Monday, May 27, 2024

Can you fly with weed? Everything you should know ahead of 4/20 – The Points Guy

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As of February 2024, recreational weed is legal in 24 states; there are 38 states (plus Washington, D.C., and three territories) that allow marijuana possession for medical purposes, with 14 of those states limiting it to medical use only, per the Pew Research Center. Additionally, three states have marijuana legislation on the election docket this year.

Although these states have implemented legislation for their residents and visitors, marijuana still remains a federal offense as an illegal controlled substance, punishable by one year in jail and a $1,000 fine. This makes navigating the rules confusing when traveling from a state where marijuana is legally allowed to one where it’s not.

Here’s what you need to know about whether or not you can fly with weed, medical and otherwise.

Can you fly with weed?

Aligning with federal law, U.S. Customs and Border Protection still explicitly prohibits the importation of any amount of marijuana when entering the U.S. via land, such as by car.

“Although medical and recreational marijuana may be legal in some U.S. States and Canada, the sale, possession, production and distribution of marijuana or the facilitation of the aforementioned remain illegal under U.S. federal law, given the classification of marijuana as a Schedule I controlled substance,” a CBP spokesperson said. “ Consequently, individuals violating the Controlled Substances Act encountered while crossing the border, arriving at a U.S. port of entry, or at a Border Patrol checkpoint may be deemed inadmissible and/or subject to, seizure, fines, and/or arrest.”

However, when traveling domestically to states where pot is permitted, the Transportation Security Administration allows products containing up to 0.3% or less of tetrahydrocannabinol, or THC.

“Transportation Security Officers are not law enforcement, but they are obligated to contact local law enforcement if it appears as though a passenger is in possession of a criminally banned item,” a TSA spokesperson said.

Should the TSA refer you to local police, discretion is up to local governing bodies to pursue legal action.

Some airports, including Chicago’s O’Hare International Airport (ORD), provide travelers with cannabis amnesty boxes where they can toss their weed before going through security checkpoints.

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Others, including Los Angeles International Airport (LAX), release any jurisdiction to arrest individuals if complying with state marijuana laws.

“[Los Angeles Airport Police Division] officers, who are California Peace Officers, have no jurisdiction to arrest individuals if they are complying with state law,” the airport’s marijuana policy reads. “However, airport guests should be aware that TSA screening stations are under federal jurisdiction.”

Can you fly with medical marijuana?

The same rules apply to traveling with medical marijuana.

“Marijuana and certain cannabis-infused products, including some Cannabidiol (CBD) oil, remain illegal under federal law,” as noted by the TSA. This excludes products with less than 0.3% THC on a dry weight basis or that are approved by the U.S. Food and Drug Administration.

Can you fly with cannabis-infused products?

JAMIE GRILL/GETTY IMAGES

The rules get murkier when traveling with cannabis-infused or THC products, such as oil, leaf marijuana, edibles and hash; these remain illegal under federal law and are prohibited during air travel.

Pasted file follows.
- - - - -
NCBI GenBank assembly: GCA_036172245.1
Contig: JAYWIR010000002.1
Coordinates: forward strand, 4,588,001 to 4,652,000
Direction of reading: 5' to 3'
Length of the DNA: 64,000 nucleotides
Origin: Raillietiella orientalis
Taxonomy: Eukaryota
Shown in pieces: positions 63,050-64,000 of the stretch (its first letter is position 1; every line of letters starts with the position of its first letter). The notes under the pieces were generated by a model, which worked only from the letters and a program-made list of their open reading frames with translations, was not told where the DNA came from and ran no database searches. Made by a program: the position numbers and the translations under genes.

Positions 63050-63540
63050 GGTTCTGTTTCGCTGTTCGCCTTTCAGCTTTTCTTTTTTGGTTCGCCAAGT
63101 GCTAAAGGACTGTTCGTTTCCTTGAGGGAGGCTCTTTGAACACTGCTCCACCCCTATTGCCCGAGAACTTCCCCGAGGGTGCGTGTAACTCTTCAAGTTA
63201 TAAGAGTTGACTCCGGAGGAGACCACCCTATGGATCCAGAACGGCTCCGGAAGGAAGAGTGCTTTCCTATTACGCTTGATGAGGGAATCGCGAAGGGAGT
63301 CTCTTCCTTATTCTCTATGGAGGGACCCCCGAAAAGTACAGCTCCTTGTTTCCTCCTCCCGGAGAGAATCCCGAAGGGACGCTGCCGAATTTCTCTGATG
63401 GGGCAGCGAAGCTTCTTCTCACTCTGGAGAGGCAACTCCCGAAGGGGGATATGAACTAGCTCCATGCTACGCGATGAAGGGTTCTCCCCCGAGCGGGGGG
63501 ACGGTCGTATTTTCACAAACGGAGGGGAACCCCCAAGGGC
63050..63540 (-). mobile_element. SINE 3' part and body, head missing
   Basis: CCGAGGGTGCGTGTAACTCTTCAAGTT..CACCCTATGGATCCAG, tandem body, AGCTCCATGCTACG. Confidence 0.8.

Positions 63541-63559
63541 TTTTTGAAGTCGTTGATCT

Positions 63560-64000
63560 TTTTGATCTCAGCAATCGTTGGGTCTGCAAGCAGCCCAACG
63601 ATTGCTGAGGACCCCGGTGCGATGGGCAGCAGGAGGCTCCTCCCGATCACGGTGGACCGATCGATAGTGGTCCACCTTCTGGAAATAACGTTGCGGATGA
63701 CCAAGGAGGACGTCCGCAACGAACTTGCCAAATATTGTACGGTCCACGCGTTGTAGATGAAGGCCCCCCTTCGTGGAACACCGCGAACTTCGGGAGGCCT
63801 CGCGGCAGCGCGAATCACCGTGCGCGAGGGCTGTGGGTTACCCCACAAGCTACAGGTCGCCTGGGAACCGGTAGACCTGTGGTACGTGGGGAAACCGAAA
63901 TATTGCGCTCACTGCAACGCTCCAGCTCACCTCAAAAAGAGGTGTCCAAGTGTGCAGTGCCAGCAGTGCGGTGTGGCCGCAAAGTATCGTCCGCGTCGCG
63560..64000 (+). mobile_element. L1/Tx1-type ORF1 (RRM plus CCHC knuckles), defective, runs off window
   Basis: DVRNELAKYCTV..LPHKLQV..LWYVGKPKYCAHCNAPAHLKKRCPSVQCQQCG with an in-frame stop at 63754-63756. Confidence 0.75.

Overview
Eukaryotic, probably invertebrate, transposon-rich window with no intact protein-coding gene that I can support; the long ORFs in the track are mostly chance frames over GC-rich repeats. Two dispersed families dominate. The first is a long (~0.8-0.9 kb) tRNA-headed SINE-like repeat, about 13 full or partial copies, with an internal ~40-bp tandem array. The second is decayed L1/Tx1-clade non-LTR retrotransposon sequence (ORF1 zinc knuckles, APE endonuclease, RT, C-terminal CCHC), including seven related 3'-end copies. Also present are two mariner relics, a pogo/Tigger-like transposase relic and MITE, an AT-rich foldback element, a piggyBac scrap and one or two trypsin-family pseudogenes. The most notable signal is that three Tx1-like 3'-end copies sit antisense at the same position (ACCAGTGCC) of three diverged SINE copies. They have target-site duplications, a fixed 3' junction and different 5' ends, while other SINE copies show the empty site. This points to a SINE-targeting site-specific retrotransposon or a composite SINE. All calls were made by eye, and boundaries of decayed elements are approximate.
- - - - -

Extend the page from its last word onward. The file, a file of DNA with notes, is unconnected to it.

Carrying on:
Other marijuana-derived substances, however, are not quite as straightforward. For example, CBD oil derived from hemp has been legal since 2018, but TSA rules still ban CBD oil.

You can travel with vape pens in carry on-bags, but they cannot be checked if containing lithium batteries exceeding 100 watt hours, according to TSA rules. If the cartridges you’re carrying for the vape pen contain THC, those are illegal on the federal level. You can also bring marijuana paraphernalia (bowls or pipes) in your carry-on.

Bear in mind that TSA officials are not trained specifically to differentiate between various types of cannabis products. This means that if they see something suspicious (such as a bong) that may be associated with federally illegal substances, they’ll likely report it to local law enforcement.

What happens if the TSA finds weed in your luggage?

NATIONAL CONFERENCE OF STATE LEGISLATURES

Regardless of state law or airport jurisdiction, your cannabis products will be confiscated, given federal law.

It’s in the transfer from the TSA to law enforcement where some loopholes in the federal rules might be found, depending on whether local law enforcement is interested in pursuing the matter further.

Consequently, travelers caught with marijuana should know that the repercussions can vary widely depending on that specific state’s policies on possession.

Bottom line

Marijuana laws vary by state, and airports encourage travelers to check the specific laws of the states where they plan to travel.

By law, TSA officers are required to report any suspected law violations to local, state or federal authorities since federal law applies at all border crossings and airports.

However, the TSA and local law enforcement officers at the airport for domestic travel — especially in weed-friendly states — will be far more focused on potential security risks than low-level drug enforcement.

Though it is unlikely you’ll be cited, detained or prosecuted for carrying a pot brownie or baggie of gummies onto your flight in most states, the simplest and safest option is to not travel with any marijuana and pick up a new supply upon arrival at your destination.

Domestic airport travel with marijuana should be considered a low-risk, but not risk-free, action.

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